As we all live and suffer through the devastating effects of the 2020 Covid-19 pandemic, I can't help but be especially moved by the stories of the tens of thousands of older Americans who succumbed alone, whether in hospitals, nursing facilities or their own homes with no one there to take care of them. Some were my friend's relatives, others simply obituaries in the newspaper. Every one of them mattered, no matter how old they were.
Nearly 10 years ago, I lost my beloved mother, Paula Shmerler, to the ravages of Alzheimer's disease. In our case, Mom's mind dissolved long before her body did and, by the end, we believe she was unaware of how dire her situation was. That made her passing no less bearable than all those lives lost in the last six months. After Mom's passing, I vowed to her, and to my dear father, Edwin, that I would do everything I can to help eradicate Alzheimer's and other dementias. There is simply nothing worse than watching a loved one forget your name, look past you with glazed-over eyes, lose the ability to speak and, quite simply, wither away right in front of you.
Right now, some five million Americans are living with the disease. By 2050, that number will escalate to 16 million. Alzheimer's is the sixth leading cause of death in the United States and the only disease in the top ten that cannot be prevented, cured or even slowed. In this year alone, the cost of caring for patients with Alzheimer's in this country will total $259 billion. Between 2000 and 2018, deaths from heart disease have decreased 7.8 % while deaths from Alzheimer's disease have increased a staggering 146 %. If you don't already know someone suffering from this disease, you will soon. It is a sad, unescapable fact that, as we age, we can't escape. Even worse, two-thirds of Alzheimer's sufferers are women, though we don't know why. We simply must do something now!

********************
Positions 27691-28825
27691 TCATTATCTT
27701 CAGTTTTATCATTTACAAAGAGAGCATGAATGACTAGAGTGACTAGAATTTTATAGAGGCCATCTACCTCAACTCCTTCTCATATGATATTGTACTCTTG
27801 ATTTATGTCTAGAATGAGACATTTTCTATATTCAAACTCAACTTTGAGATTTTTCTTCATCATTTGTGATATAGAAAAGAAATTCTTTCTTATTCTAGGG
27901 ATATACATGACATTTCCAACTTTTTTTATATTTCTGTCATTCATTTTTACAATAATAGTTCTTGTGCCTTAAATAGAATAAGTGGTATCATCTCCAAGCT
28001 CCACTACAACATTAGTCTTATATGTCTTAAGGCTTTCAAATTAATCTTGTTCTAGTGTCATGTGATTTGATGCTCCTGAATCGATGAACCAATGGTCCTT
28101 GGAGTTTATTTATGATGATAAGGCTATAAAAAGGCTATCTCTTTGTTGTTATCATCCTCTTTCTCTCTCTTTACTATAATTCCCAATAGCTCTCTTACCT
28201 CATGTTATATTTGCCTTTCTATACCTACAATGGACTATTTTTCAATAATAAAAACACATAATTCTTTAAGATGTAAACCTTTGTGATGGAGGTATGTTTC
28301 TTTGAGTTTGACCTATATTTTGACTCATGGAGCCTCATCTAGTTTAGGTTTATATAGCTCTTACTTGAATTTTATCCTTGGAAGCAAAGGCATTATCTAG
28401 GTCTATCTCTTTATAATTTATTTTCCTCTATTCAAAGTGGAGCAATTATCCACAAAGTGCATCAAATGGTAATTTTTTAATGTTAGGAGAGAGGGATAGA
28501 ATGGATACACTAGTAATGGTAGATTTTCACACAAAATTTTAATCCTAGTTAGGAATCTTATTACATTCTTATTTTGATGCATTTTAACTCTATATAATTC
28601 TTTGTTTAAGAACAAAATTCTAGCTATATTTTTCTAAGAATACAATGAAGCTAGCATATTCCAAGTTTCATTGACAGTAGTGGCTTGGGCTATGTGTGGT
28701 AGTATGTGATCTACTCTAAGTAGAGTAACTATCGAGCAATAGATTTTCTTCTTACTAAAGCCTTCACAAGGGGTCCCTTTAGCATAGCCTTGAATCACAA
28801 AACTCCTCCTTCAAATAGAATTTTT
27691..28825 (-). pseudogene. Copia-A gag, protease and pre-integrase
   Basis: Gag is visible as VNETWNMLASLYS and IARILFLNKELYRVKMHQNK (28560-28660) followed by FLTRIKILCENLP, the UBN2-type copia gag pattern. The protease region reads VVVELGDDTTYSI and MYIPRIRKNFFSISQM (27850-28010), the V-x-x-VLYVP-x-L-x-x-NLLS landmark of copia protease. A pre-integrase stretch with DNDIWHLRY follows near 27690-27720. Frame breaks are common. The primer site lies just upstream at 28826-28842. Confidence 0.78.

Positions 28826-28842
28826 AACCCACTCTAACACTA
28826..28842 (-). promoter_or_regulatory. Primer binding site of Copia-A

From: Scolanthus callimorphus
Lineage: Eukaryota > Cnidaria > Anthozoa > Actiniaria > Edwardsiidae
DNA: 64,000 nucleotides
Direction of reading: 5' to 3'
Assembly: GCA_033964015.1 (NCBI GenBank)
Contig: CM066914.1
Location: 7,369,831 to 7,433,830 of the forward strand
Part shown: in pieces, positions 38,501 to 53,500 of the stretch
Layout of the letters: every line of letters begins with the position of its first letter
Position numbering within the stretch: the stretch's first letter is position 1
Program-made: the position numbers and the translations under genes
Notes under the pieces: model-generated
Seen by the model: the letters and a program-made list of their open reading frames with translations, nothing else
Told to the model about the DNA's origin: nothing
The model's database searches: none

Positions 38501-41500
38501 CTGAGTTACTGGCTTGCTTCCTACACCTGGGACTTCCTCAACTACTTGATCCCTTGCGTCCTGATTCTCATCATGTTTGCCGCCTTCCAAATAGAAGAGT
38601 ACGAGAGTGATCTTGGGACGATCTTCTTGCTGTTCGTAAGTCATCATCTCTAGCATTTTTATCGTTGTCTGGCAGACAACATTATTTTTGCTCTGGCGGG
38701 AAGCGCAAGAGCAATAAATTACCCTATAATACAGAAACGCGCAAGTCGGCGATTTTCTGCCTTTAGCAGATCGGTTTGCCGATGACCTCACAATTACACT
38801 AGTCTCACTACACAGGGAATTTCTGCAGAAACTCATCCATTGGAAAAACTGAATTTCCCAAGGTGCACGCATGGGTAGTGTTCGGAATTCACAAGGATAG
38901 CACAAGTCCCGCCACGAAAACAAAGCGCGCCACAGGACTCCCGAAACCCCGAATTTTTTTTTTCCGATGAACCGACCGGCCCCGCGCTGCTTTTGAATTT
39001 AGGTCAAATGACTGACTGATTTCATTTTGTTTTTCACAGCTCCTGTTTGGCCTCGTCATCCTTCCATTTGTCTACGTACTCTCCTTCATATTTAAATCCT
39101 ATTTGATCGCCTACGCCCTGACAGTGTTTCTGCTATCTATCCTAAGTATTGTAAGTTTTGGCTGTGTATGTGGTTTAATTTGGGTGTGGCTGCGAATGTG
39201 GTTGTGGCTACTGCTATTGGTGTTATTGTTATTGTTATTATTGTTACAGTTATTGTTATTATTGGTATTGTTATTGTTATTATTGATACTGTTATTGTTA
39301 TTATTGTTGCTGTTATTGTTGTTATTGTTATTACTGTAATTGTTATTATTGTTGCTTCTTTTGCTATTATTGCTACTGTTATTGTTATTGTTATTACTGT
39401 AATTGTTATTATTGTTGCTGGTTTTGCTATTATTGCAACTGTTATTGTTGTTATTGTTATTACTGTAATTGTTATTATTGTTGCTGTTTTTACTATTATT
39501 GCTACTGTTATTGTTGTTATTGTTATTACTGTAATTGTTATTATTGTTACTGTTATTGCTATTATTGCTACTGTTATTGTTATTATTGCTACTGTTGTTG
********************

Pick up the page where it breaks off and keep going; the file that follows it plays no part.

It is because of my passion and commitment to helping fund research to find a cure, or at least treatments, for Alzheimer's that I will be walking with my family in this year's Virtual Westchester Walk to End Alzheimer's on Sunday, October 4. Due to the coronavirus, we can't walk together as a united group but that just makes our commitment even stronger. And wherever you are, you can just throw on a purple shirt and join us in spirit. If you live locally, come walk with us! But, more important, I am asking you all to contribute generously to the Alzheimer's Association in honor of my Walk and in memory of my parents. Sadly, Alzheimer's was here long before Covid-19 and it will be here long after Covid-19. With your help, maybe, just maybe, we can find our First Survivor.
Much love and thanks,
Thank you for helping us advance Alzheimer's support, care and research!
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